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Happy Breast Cancer Survivor Day to Me

October is Breast Cancer Awareness Month. Survivor and Proverbs 31 Ministries speaker Suzanne Eller shares her powerful story of how coping with the disease pulled her closer to God.

Here's a powerful story of a breast cancer survivor and her faith in God.

My sweet friend, Suzie Eller, is a breast cancer survivor. I saw this post that she had written and asked her if I could share it with you. Here’s her guest blog:

Twenty-four years ago today I rested in a hospital room waiting for results of an MRI. I had already had surgery to remove a portion of my breast. I had already had my lymph nodes removed. A tube ran out of my side. My chest was wrapped in gauze. My children were young, whisked about by friends and family who tried to divert their attention from the fact that mommy was sick.

My husband was at my side. The doctors walked in. What had happened to the one doctor? Why did they increase in number every time the news was bad? This time a neurologist had been added.

“We found a shadow on the scan,” they said.

“What does that mean?” My husband asked. They were silent for a moment. Never good.

“If it’s cancer,” they said. “It means more surgery. If it’s successful, and after chemo and radiation, your wife would have a 10% chance of surviving five years. We’ll do a test tomorrow to confirm what we found today.”

Richard slid down the wall, crouching as he held his head in his hands.

One by one, the doctors left.

My in-laws stopped in. It was late, almost 10:30pm. Visiting hours were over, but they saw Richard’s car in the parking lot of the emergency entrance and wondered why, and who had the kids.

We told them the news, and my father-in-law sat on the edge of the bed, pulled me close and kissed me on my face. He didn’t know what to say, but I felt sheltered and loved by family.

They left. Richard and I sat close and wept.

I had just celebrated my 32nd birthday. My children were 8, 8 and 9. Old enough to know something scary was happening, not old enough to grasp how frightening. Richard and were about to celebrate our 12th anniversary that year.

As we prayed together, I felt my husband’s helplessness. His grief. The last few days had turned our world upside down. Who has cancer when they’re barely in their 30s?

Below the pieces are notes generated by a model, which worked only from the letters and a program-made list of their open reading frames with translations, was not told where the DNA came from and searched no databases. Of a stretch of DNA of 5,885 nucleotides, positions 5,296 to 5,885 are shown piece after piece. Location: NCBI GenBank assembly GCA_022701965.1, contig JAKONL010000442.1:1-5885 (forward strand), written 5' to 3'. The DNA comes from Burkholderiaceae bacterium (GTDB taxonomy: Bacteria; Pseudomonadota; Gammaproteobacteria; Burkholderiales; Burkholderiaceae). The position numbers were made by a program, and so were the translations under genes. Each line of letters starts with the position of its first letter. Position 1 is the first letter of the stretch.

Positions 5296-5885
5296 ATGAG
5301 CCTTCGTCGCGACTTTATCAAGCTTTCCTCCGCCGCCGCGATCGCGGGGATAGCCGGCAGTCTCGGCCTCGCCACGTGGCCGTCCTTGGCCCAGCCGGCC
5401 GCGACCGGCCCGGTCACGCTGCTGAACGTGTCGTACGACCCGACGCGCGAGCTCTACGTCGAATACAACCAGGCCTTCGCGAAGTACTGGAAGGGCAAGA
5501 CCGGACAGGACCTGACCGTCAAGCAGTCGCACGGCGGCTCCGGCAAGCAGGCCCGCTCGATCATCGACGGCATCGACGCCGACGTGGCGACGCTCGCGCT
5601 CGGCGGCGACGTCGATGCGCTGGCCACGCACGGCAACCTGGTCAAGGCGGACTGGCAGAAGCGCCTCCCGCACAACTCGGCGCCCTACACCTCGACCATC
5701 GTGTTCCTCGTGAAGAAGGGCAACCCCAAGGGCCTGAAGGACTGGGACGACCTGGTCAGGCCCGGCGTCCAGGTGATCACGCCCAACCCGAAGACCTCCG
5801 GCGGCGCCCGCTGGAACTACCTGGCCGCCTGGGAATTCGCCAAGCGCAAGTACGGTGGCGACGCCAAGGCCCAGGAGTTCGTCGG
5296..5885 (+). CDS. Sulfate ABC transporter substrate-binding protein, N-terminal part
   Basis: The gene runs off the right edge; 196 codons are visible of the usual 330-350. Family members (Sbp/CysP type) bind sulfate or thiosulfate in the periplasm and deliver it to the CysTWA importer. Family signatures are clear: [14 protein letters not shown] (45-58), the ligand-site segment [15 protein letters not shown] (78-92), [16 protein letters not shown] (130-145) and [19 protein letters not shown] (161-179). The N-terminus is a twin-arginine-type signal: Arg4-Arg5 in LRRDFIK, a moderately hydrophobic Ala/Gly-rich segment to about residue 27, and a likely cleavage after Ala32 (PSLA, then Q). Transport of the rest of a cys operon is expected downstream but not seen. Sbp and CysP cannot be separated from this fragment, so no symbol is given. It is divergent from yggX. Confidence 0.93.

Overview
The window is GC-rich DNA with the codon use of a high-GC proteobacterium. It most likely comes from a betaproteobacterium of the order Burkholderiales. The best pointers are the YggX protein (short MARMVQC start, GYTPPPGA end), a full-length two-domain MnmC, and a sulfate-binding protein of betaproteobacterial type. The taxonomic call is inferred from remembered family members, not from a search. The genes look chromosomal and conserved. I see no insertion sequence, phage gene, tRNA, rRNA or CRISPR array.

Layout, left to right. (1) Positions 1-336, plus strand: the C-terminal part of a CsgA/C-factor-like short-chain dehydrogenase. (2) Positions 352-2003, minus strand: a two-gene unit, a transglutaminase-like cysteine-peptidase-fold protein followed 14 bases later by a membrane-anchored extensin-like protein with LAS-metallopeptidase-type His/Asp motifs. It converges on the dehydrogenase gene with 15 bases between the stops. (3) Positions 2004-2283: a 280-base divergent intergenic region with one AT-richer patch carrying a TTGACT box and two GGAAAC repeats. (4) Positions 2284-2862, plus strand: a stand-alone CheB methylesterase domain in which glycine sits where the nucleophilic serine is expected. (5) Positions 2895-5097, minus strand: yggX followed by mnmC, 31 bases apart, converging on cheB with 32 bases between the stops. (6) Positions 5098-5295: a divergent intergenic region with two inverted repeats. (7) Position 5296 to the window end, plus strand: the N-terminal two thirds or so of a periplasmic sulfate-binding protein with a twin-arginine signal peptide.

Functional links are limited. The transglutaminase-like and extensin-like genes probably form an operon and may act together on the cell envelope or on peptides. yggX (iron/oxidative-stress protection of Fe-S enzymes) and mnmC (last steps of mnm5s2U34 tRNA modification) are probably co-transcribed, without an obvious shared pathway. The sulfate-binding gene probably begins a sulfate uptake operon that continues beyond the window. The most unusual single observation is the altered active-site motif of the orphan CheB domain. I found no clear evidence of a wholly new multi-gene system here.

I did.

I closed my eyes and started talking to my God, my Jesus. I was honest. I was hurting. And then I started singing softly. Not me, but something deep inside of me that trusted and knew God. For the next four hours I lay in the bed and I praised Him. Not asking for anything. Not expecting anything. Just grateful that I could turn to Him. Richard sat beside me, watching his wife sing and commune with God. He held my hand.

Get hope for Breast Cancer here

The next day was my mother-in-law’s birthday. She sat in the room with me.

“Happy birthday,” I said.

She blinked. “Oh, yeah. It is my birthday, isn’t it?”

She hadn’t eaten that day or the day before. She didn’t plan to eat the next day. She was praying, focused on her family and her faith.

They made me drink yukky stuff, lots of it. Funny moment in the midst of that. I gagged on the white thick liquid, so I hid the 2nd bottle. I figured, I weigh about 120 pounds. One bottle will do me.

As they were rolling me down the hall, I heard the clunk of cowboy boots (he wore them then). Richard was running down the hall holding the bottle. “She didn’t drink this,” he said. I was mad at him for the next hour while I sipped and gagged until it was gone.

In the MRI room, I was slowly sucked into the tootsie roll-shaped machine, and it hummed and hammered for the next two hours.

Back to the room.

10:00 a.m.

1:00 p.m.

5:00 p.m.

8:00 p.m.

My room was full. People came after church and hung out in the waiting room and in the halls. My mother-in-law sat in a chair. My pastor was close by. Richard was next to me. My children had come in and out, Melissa refusing to leave, crying even when promised that she could see a movie and eat candy if she would go with a friend. “I want my momma,” she said.

“Put her up here,” I said. Like a little monkey, she climbed up beside me and tucked under my good arm. She wrapped herself around me and was content.

A phone call. I talked.

Then my doctor came in. Alone. In his street clothes. “The MRI was clear,” he said. “The shadow is not there.”

My pastor leaped in the air. It was funny. My mother-in-law jumped from her chair, ran down the hall, telling anybody and everybody the news. That was funny, too.

My husband cried. He nearly fell to the floor in relief.

My children were happy, but weren’t sure why, but suddenly the room felt less like a hospital room, and more like a party.

That didn’t end the story. Chemo. Six months. Radiation. Six weeks. More intense radiation that burned my chest and went through to my back. Oops! More surgery. I went through menopause before my mom did because of all the surgery and treatment.

Chances went up. Way up. “You have 40% chance of survival,” they said. I was down to three doctors now.

And here we are today. September 18, 2015. Leslie, Ryan and Melissa are 32, 32, and 33.

How time flies. : ) And I have three more kids. Josh, Stephen, and Kristin, my beautiful sons-in-law and daughter-in-law.

And Richard? We celebrate 35 years of marriage in November.

As I look at this day, there are a lot of things that I learned from cancer. I learned to savor and enjoy the moment. I learned that the things that I thought were so important, really aren’t. That the people around me are and that being healthy and able to love, to laugh, to write, to be a friend, to live…is a gift.

Happy Survivor Day to me.

Suzanne Eller is a Proverbs 31 Ministries speaker and author and is Gaga to five beautiful grandbabies.

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